Canadian T. rex is world’s largest

A study by University of Alberta paleontologists has confirmed that the fossil of a Tyrannosaurus rex found in Saskatchewan is the largest known T. rex specimen in the world.

The first piece of the 66-million-year-old giant was discovered on August 16th, 1991, by Eastend high school teacher Robert Gebhardt who was learning how to find fossils in the field with a team of University of Alberta paleontologists. In the exposed bedrock along Saskatchewan’s Frenchman River Valley, Gebhardt discovered the base of a teeth a tail vertebra. Their size and shape indicated they were from a Tyrannosaurus rex. That night the team celebrated the find with a bottle of Scotch and named the dinosaur after their celebratory tipple.

Getting him out of the rock would take another two decades of painstaking work by paleontologists, students and volunteers. Excavations began in June of 1994, each fossilized bone chipped out of the bedrock by hand one at a time. By the time the last bone had been recovered, it was 2014 and it was clear that not only had they found the Saskatchewan’s first T. rex, but that Scotty was a splendid example.

Approximately 65% of the skeleton was found and puzzled together over years. The reconstructed skeleton indicates Scotty was 43 feet long and weighed around 19,400 pound making him the largest known T. rex ever found. He was also the longest-lived.

“Scotty is the oldest T. rex known,” [U of A paleontologist Scott] Persons explained. “By which I mean, it would have had the most candles on its last birthday cake. You can get an idea of how old a dinosaur is by cutting into its bones and studying its growth patterns. Scotty is all old growth.”

But age is relative, and T. rexes grew fast and died young. Scotty was estimated to have been in its early 30s when it died.

“By Tyrannosaurus standards, it had an unusually long life. And it was a violent one,” Persons said. “Riddled across the skeleton are pathologies — spots where scarred bone records large injuries.”

Among Scotty’s injuries are broken ribs, an infected jaw and what may be a bite from another T. rex on its tail—battle scars from a long life.

Scotty will go on public view at the Royal Saskatchewan Museum this May. The museum has been working assiduously to create a new exhibition space that will do the massive creature justice. The RSM is doing a full renovation and redesign of its upper and lower gallery entrances that will give visitors the opportunity to view Scotty from two perspectives, foot level and eye level. The upper level isn’t just a catwalk or perch, but rather a fully functional second tier that can be used to host events supervised by the unblinking gaze of a T. rex’s eye (socket).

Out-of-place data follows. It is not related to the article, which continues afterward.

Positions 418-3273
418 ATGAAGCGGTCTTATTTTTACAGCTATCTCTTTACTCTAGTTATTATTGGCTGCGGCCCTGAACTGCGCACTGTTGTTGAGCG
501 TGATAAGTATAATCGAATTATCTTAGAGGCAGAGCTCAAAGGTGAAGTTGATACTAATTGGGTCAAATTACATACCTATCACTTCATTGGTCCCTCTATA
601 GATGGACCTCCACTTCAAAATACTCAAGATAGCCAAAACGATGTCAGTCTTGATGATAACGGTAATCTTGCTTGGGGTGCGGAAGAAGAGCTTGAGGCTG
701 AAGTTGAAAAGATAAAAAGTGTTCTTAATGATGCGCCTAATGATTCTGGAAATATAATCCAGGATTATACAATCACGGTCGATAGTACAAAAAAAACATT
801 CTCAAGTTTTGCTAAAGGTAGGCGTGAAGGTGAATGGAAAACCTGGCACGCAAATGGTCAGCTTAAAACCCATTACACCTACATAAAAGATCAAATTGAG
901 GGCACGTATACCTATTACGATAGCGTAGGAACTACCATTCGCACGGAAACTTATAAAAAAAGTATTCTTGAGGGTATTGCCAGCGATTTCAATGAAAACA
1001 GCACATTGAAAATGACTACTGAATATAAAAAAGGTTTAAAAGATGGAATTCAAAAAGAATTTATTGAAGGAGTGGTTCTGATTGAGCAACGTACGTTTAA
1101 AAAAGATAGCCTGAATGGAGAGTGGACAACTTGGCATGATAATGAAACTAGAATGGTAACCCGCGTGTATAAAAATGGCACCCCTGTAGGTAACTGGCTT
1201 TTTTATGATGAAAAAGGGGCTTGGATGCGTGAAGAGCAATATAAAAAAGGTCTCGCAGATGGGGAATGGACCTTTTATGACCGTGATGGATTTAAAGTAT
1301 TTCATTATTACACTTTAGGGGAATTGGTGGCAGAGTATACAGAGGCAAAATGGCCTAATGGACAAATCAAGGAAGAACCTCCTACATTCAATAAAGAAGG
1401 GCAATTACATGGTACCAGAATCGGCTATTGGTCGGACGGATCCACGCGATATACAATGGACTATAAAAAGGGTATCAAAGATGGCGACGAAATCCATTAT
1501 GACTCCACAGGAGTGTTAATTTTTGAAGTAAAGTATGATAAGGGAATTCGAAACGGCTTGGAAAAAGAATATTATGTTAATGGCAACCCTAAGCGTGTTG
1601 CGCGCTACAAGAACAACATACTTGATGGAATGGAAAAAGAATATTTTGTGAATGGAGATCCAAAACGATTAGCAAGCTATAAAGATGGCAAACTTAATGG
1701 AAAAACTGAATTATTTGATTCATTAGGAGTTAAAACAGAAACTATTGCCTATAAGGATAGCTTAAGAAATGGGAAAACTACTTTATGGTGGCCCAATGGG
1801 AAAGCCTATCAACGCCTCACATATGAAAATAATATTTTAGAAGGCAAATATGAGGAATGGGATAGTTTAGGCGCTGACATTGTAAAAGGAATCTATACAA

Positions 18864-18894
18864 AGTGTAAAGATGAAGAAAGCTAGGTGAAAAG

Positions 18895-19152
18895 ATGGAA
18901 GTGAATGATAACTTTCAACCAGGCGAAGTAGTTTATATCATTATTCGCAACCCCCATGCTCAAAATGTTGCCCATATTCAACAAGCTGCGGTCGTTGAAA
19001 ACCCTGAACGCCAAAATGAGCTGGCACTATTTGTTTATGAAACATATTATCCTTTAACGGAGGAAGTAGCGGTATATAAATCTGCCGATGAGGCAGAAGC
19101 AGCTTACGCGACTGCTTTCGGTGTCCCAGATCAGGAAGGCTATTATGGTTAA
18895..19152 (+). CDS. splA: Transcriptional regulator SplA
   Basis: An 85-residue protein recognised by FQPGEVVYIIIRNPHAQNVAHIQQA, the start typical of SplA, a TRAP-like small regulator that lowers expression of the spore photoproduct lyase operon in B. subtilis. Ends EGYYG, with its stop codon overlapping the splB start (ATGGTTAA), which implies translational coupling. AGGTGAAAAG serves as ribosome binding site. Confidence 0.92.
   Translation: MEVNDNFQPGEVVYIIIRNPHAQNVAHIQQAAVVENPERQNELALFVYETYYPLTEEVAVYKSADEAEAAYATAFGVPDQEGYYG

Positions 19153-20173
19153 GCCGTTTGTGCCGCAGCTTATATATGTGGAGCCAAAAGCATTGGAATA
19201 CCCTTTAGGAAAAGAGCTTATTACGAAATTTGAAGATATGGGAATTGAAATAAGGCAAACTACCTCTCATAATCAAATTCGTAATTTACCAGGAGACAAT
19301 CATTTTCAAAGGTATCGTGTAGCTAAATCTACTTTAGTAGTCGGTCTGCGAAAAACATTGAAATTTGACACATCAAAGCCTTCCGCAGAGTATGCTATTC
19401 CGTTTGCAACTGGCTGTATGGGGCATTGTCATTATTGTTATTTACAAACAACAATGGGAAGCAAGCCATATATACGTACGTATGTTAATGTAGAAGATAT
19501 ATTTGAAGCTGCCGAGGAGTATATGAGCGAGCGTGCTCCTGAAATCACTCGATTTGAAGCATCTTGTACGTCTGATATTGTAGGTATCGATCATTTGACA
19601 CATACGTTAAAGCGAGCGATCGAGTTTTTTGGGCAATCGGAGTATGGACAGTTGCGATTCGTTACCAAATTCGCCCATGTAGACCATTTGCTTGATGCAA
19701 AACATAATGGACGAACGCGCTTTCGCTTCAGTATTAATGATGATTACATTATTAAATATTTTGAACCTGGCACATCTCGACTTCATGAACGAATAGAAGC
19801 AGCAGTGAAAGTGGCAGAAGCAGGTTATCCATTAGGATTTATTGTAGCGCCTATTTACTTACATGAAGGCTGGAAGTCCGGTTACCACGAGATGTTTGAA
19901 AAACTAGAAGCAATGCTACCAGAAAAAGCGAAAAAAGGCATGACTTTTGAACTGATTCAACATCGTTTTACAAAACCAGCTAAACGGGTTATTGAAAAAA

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3 Comments »

Comment by Jim
2019-03-26 17:00:12

It might be an orbit to you, but it’s a socket to me.

 
Comment by Jiffy Squid
2019-03-26 17:31:07

A couple of years ago, I had the opportunity to see one of those larger skeletons, and it was -even extinct- rather intimidating.

If I understood the issue correctly, the big ones were mostly female. One of the smallest specimens, however, is probably this baby Tyrannosaurus rex.

A few more years ago, I was entertaining a whole team of female ‘universe frisbeeing’ “Squirrels” from the UK, and a relative of one of them had just discovered one of the first juvenile ‘T-reges’ in -as far as I remember- Montana. The big news had apparently been that it was not a new species but a juvenile Tyrannosaurus.

Check out how frightening even a nesting (male, in this case) cassowary can be, imagine it at least a hundred times as big with shark teeth ..and kiss your ass goodbye :skull: – Itself, it might taste like chicken, though.

 
Comment by Brian Keith O'Hara
2019-03-27 07:30:47

Capturing the past, unlocks the door to the future.

 
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